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Reinforcement-based cognitive biases as vulnerability factors in alcohol addiction: From humans to animal models
  • Karolina Noworyta,
  • Agata Cieslik,
  • Rafal Rygula
Karolina Noworyta
Maj Institute of Pharmacology Polish Academy of Sciences

Corresponding Author:[email protected]

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Agata Cieslik
Maj Institute of Pharmacology Polish Academy of Sciences
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Rafal Rygula
Maj Institute of Pharmacology Polish Academy of Sciences
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Alcohol use disorder (AUD) is one of the most common but still poorly treated psychiatric conditions. Developing new treatments requires a better understanding of the aetiology of symptoms and evaluation of novel therapeutic targets in preclinical studies. Recent developments in our understanding of the reinforcement-based cognitive biases (RBCBs) that contribute to the development of AUD and its treatment offer new opportunities for both clinical and preclinical research. In this review, we first briefly describe psychological and cognitive theories that implicate various aspects of reinforcement sensitivity in the development, maintenance, and recurrence of alcohol addiction. Furthermore, in separate sections, we describe studies investigating RBCBs and their neural, neurochemical, and pharmacological correlates, and we discuss possible interactions between RBCBs and trajectories of AUD. Finally, we describe how recent translational studies using state-of-the-art animal models can facilitate our understanding of the role of reinforcement sensitivity and RBCBs in various aspects of AUD.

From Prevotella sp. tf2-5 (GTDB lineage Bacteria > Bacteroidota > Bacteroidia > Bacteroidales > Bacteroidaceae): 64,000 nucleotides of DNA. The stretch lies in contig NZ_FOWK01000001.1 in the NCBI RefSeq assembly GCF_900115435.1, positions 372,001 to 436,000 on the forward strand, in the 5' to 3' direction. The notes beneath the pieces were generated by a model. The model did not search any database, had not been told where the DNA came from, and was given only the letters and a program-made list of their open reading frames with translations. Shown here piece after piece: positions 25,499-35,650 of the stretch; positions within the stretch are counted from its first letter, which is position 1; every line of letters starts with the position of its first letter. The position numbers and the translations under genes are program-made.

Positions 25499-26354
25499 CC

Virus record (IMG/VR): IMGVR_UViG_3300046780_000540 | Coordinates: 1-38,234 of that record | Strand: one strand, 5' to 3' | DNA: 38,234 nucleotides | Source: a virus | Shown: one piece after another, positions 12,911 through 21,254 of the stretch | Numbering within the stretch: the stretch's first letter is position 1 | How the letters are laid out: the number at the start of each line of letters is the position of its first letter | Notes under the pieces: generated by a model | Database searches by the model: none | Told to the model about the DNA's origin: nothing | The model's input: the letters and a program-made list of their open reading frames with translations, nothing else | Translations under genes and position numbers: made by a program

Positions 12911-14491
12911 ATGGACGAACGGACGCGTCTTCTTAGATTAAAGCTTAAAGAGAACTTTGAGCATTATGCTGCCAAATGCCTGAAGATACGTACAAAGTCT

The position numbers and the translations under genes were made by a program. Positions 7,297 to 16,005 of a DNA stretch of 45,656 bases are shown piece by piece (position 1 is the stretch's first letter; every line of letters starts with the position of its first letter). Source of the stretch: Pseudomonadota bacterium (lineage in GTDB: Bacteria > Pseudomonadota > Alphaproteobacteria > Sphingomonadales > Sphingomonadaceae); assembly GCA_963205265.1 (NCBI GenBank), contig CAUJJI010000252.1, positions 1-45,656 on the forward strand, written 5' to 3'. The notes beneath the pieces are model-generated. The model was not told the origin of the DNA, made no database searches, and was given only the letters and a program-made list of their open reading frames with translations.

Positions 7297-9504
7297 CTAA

11 Mar 2021Submitted to British Journal of Pharmacology
12 Mar 2021Submission Checks Completed
12 Mar 2021Assigned to Editor
15 Mar 2021Reviewer(s) Assigned
27 Apr 2021Review(s) Completed, Editorial Evaluation Pending
28 Apr 2021Editorial Decision: Revise Minor
04 Jun 20211st Revision Received
14 Jun 2021Submission Checks Completed
14 Jun 2021Assigned to Editor
14 Jun 2021Reviewer(s) Assigned
29 Jun 2021Review(s) Completed, Editorial Evaluation Pending
30 Jun 2021Editorial Decision: Accept
Sep 2022Published in British Journal of Pharmacology volume 179 issue 17 on pages 4265-4280. 10.1111/bph.15613